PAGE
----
My wise old grandmother was the epitome of efficiency. She never just went for a drive, or went for a walk, or went out just to go out. I’m the same way. I always have a purpose for going out, and I always try to get several things done in one long trip rather than making several short trips.
So when I’m out and about and run across something interesting that’s not on my list of things to do, I have three choices:
1. Stop and do it.
2. Ignore it.
3. Make a note of it and come back some other time.
I usually prefer to stop and do it since I’m rarely on a schedule, just trying to get things done on my list.
When I was out in the Mojave Desert last week on Highway 138 heading to Cajon Pass, I was zooming along at 69 mph when suddenly I came upon the Mormon Rocks. Look exactly like these:
The mountains are rugged and the desert floor is flat, so to have those suddenly pop up in front of you is like something out of a Stephen King novel… “The Stand” or “The Dark Tower.”
The Mormon Rocks basically are at the intersection of Highway 138 and Interstate 15. According to Wikipedia, “In 1851, a group of Mormon settlers led by Amasa M. Lyman and Charles C. Rich traveled through the Cajon Pass in covered wagons on their way from Salt Lake City to southern California. The Mormon Rocks are where the Mormon trail and the railway merge.”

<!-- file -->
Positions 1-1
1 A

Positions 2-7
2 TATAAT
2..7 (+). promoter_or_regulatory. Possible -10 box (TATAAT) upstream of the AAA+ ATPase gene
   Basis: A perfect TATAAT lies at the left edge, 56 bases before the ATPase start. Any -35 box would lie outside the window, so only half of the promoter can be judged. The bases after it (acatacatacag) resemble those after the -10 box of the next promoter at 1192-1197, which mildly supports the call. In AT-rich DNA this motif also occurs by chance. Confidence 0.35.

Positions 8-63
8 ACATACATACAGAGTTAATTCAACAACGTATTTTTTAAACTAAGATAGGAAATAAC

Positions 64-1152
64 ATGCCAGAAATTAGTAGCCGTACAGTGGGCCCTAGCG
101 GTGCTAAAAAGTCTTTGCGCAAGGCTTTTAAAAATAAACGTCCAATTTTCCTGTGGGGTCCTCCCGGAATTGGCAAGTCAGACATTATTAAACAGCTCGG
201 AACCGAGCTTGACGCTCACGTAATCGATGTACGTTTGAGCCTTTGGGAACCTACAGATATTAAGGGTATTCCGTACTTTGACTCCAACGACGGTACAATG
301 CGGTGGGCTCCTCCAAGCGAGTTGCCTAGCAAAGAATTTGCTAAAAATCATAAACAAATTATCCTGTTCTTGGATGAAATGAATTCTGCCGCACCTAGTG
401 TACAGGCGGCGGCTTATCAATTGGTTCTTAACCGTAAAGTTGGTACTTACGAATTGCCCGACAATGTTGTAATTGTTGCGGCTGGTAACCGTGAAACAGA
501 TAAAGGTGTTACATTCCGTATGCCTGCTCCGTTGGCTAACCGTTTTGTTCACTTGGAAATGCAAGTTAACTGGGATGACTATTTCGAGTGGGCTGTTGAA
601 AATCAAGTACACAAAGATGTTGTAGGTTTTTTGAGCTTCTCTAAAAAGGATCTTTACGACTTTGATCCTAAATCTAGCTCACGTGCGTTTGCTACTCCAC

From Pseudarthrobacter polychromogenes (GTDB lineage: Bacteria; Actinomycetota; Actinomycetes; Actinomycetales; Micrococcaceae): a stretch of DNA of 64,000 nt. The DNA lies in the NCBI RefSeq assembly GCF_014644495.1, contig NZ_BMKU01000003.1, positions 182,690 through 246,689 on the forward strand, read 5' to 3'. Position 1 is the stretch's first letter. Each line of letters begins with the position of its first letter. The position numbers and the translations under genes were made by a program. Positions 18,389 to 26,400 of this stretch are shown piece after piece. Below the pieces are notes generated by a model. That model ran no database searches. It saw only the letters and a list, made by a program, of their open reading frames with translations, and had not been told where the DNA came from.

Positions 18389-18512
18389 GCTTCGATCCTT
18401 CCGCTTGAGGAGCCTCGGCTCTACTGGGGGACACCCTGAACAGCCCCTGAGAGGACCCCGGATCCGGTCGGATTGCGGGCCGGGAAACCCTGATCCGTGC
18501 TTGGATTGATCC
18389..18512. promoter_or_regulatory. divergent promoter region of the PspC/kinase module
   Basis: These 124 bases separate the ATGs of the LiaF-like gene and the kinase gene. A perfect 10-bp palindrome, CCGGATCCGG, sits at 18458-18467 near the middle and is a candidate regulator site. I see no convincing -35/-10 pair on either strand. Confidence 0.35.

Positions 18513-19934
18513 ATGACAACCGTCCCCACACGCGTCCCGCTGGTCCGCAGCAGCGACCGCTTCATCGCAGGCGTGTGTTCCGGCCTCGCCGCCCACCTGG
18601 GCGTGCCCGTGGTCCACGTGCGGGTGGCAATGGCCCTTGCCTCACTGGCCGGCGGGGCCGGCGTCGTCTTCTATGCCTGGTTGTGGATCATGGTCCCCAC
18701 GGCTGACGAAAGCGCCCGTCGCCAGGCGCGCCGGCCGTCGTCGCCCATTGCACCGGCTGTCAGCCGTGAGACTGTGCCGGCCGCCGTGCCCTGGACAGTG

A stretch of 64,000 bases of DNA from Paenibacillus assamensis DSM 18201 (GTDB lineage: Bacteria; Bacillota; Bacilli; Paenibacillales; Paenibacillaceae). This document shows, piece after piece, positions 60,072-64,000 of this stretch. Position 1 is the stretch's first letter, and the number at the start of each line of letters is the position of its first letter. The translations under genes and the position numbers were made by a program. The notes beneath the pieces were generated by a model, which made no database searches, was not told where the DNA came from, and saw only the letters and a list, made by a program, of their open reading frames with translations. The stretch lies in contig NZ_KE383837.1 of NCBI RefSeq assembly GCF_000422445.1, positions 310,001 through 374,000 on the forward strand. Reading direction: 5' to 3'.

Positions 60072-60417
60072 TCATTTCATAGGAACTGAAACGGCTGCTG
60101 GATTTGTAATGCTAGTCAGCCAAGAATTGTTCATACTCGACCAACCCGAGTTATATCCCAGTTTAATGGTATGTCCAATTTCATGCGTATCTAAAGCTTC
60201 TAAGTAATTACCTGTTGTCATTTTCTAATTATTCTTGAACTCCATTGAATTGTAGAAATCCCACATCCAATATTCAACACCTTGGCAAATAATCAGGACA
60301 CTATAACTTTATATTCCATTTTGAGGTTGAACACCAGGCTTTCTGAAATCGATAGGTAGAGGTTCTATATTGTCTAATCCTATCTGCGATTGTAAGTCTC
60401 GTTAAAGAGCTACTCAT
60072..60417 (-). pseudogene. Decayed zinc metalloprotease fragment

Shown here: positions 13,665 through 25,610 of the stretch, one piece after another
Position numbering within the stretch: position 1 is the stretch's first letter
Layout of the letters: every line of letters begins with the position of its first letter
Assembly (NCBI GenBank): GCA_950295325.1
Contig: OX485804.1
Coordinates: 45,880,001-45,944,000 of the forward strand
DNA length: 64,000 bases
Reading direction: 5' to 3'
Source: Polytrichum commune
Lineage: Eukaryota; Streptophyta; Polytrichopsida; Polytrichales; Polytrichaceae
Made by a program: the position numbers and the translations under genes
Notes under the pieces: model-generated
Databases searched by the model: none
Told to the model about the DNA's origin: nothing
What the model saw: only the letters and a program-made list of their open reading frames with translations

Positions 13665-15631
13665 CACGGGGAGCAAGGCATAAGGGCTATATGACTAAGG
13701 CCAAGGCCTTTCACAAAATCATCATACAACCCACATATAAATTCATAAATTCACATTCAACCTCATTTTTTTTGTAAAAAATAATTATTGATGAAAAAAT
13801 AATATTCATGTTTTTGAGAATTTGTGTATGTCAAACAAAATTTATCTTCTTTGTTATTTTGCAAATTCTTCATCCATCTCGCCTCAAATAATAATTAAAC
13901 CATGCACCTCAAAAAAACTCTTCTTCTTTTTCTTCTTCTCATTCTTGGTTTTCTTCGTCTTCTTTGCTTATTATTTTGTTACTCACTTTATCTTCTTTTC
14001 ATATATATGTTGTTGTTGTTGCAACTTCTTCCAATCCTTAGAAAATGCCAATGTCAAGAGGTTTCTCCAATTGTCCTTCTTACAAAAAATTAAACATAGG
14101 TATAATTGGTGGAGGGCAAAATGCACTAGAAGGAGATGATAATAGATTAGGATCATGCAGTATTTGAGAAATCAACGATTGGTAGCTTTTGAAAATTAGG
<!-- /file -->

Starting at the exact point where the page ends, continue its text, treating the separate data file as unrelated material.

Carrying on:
The Mormon Rocks are visual evidence of the San Andreas fault that runs through the area. They were so big and enormous that I couldn’t get them all in one picture, so I took 17 pictures and then used the Photomerge function in Photoshop to create two panoramas:
The vegetation in the pictures, coastal sage scrub and chaparral, is black and leafless because a wildfire roared through this area in August last year. Scrub and chaparral tend to be brittle, dry, and oily, perfect for wildfires.
Here in California we name our fires, kind of like the southeast names their hurricanes. We don’t consider fires to be people, though, so we usually name our fires after some landmark in the area where they started. This wildfire is known as the Blue Cut Fire since it started on the Blue Cut hiking trail.
The Blue Cut Fire was first reported on August 16, 2016, at 10:36 a.m. A red flag warning, also known as a fire weather warning, was in effect with temperatures near 100°F and winds gusting up to 30 miles per hour. By August 18, the fire had burned 37,000 acres of land and destroyed 105 homes and 213 other structures.
This post approved by